US emissions have declined since 2007. However, recent assessments on current US action indicate that without further action emissions could stabilise and even increase in the period between 2020 and 2030.

The US is not currently on track to meet its 2020 pledge. This new pledge would reduce emissions by approximately 14–16% below 1990 levels by 2025, and accelerate the rate of emission reductions beyond those embedded in the earlier pledge for 2020. But without further new policies for domestic action, the gap between projected emissions and pledge would grow.

If the US were to implement policies that effectively achieve the 2025 pledge, this would begin to place it close to, but on the high side of, a pathway consistent with limiting warming below 2°C (with a likely probability).

It is also apparent that the US pledge does not yet account for the well-established need for developed countries to contribute to mitigation in less well-off, developing countries. Finance and enabling of clean technology deployment will thus be an important part of the contribution of the US and also the overall agreement to be adopted in Paris.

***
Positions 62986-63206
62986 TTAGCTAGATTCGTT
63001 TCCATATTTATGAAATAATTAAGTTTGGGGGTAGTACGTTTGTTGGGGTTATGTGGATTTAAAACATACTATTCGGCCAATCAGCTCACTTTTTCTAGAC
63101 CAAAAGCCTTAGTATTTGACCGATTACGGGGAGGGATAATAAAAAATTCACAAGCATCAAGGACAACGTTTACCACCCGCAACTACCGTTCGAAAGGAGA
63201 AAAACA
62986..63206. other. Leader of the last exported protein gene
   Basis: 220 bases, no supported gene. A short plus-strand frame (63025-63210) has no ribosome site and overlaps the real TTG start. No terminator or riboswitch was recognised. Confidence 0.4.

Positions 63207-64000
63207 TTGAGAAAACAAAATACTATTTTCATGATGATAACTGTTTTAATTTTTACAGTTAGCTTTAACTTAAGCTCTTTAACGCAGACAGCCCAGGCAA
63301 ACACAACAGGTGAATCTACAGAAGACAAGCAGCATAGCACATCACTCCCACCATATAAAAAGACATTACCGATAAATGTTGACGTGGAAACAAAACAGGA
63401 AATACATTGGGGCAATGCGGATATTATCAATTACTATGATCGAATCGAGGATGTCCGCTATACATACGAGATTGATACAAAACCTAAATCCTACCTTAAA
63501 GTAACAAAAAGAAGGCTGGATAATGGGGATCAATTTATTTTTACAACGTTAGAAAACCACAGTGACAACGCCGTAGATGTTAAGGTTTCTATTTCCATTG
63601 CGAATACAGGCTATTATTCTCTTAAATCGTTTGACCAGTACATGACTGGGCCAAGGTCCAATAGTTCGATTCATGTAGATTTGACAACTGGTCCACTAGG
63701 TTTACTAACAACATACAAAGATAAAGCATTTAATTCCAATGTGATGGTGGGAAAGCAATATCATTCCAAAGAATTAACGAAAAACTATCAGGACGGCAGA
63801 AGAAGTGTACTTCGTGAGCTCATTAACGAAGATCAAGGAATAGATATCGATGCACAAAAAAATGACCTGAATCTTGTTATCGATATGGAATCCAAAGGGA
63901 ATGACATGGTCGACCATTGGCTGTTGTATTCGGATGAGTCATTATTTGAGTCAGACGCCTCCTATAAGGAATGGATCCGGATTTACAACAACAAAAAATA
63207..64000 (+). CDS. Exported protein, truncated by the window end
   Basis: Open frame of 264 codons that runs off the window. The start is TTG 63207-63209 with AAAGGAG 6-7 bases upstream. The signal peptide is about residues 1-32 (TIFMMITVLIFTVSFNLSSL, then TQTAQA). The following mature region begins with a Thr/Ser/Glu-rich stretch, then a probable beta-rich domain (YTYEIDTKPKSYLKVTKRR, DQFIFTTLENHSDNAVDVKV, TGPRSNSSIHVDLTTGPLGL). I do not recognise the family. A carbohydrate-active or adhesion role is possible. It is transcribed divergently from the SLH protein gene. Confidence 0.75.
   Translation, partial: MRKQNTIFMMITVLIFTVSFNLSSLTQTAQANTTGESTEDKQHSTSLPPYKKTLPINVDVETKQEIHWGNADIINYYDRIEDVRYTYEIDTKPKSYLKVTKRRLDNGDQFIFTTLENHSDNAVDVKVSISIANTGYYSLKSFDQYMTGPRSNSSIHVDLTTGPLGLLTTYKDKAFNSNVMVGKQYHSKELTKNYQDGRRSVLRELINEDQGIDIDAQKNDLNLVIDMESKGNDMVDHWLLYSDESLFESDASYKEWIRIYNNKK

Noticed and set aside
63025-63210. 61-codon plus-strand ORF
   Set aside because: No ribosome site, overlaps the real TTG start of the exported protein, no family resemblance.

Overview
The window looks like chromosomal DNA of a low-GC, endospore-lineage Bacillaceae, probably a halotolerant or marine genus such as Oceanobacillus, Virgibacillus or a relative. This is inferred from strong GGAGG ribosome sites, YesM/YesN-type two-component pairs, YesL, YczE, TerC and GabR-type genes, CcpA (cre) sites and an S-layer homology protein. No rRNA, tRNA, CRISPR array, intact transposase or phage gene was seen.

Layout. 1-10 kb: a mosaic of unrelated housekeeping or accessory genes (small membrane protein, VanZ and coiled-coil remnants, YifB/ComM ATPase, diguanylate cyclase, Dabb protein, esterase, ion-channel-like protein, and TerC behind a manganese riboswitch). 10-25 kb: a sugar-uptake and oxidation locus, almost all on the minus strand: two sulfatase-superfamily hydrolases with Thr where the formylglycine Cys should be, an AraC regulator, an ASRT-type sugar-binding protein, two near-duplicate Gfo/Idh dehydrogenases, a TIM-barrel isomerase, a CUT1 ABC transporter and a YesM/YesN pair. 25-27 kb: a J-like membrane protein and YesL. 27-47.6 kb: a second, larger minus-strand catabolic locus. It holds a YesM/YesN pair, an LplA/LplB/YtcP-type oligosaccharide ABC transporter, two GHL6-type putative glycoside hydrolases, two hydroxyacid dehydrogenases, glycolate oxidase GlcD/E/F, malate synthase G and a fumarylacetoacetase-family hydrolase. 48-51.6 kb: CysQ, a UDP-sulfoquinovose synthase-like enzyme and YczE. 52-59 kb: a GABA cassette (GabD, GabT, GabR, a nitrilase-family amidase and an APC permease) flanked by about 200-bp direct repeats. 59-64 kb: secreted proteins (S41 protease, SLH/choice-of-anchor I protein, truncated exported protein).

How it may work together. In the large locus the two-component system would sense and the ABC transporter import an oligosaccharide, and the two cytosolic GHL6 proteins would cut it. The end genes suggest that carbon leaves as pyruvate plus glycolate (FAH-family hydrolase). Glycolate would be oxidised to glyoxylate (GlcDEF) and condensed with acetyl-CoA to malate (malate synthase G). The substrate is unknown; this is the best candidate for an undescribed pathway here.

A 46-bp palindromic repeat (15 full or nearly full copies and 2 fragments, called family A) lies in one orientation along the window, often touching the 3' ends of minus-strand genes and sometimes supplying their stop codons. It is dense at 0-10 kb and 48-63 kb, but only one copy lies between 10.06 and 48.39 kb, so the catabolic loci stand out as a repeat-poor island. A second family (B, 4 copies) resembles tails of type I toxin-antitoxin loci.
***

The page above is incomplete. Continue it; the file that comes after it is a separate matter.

Figure 2: China’s newly announced potential target range (violet range). Upper end of the range defined by 20% nonfossil energy supply target by 2030. Additional energy efficiency measures could reduce emissions significantly. Also depicted are China greenhouse gas emissions excl. LULUCF under “current implemented policy”,the explorative scenarios “best of both China and US practice”, “best practice globally” and “2°C compatible global least cost”. The least cost scenarios do not necessarily reflect fair shares of reductions.

China’s proposal for their national CO2 emissions to effectively peak before 2030, or no later than 2030, is also very welcome step at this stage over a year ahead of the Paris Climate Summit. This would reduce emissions below current policies during the 2020s.

What is not clear, but is critical, is the peak level of China’s emissions. In the assessment here Chinese peak emissions would lie far above a 2oC consistent emission pathway. We see however significant potential for improvement.